Bluetooth Headsets: Bluetooth headsets can present unique challenges, as each headset operates slightly differently. If your headset uses a USB Bluetooth adapter, we recommend you pair it with the included adapter, rather than your device’s native Bluetooth receiver, to avoid interoperability issues.

Please note that Bluetooth support on mobile devices can vary significantly, and some devices may not provide the programmatic ability for Bluetooth answer/hang up buttons to be passed to non-native applications.

Static: Static and white noise issues with your client audio can often be due to a misbehaving or misconfigured headset. If you are experiencing static, try reproducing this issue with different headset hardware or no headset hardware to narrow down potential sources.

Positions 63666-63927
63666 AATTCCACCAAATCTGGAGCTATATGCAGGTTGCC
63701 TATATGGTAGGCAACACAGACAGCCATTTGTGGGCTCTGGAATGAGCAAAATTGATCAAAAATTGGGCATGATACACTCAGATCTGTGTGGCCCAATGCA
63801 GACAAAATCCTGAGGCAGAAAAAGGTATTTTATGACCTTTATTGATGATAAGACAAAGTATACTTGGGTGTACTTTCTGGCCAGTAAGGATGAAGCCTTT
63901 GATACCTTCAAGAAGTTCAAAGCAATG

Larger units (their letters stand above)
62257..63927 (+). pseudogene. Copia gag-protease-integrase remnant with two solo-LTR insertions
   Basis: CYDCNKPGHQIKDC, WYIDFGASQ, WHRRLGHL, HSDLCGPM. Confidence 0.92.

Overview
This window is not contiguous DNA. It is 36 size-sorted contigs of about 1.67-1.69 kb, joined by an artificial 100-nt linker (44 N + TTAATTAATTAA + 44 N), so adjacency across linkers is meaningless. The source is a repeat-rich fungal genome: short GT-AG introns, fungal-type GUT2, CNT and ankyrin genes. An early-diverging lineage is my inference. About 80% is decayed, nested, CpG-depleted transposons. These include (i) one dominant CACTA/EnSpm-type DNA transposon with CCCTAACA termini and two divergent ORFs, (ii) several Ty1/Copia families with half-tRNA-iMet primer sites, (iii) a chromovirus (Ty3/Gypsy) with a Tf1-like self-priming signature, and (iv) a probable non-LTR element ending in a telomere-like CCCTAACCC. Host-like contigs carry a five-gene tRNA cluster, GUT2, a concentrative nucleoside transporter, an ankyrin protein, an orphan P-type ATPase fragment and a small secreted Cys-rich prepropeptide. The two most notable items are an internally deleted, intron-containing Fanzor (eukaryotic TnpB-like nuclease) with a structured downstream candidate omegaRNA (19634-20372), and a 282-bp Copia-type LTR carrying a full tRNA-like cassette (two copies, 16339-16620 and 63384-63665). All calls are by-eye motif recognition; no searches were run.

Device's OS

Microsoft Windows and Apple MacOS are the recommended operative systems to use SnapCall, though any device that is compatible with the browsers mentioned above can be used for the same purpose.

Mobile Devices: Hardware support, in general, is determined by the Mobile OS level supported by the hardware. Android Hardware, in particular, has a significant variation in behavior; even the same model can vary from region to region in areas such as AGC and Echo Cancellation behavior. If you’re experiencing a voice quality issue that you suspect to be due to mobile hardware, please perform the following tests if possible:

  • Test behavior with and without a headset

  • Test on different models of hardware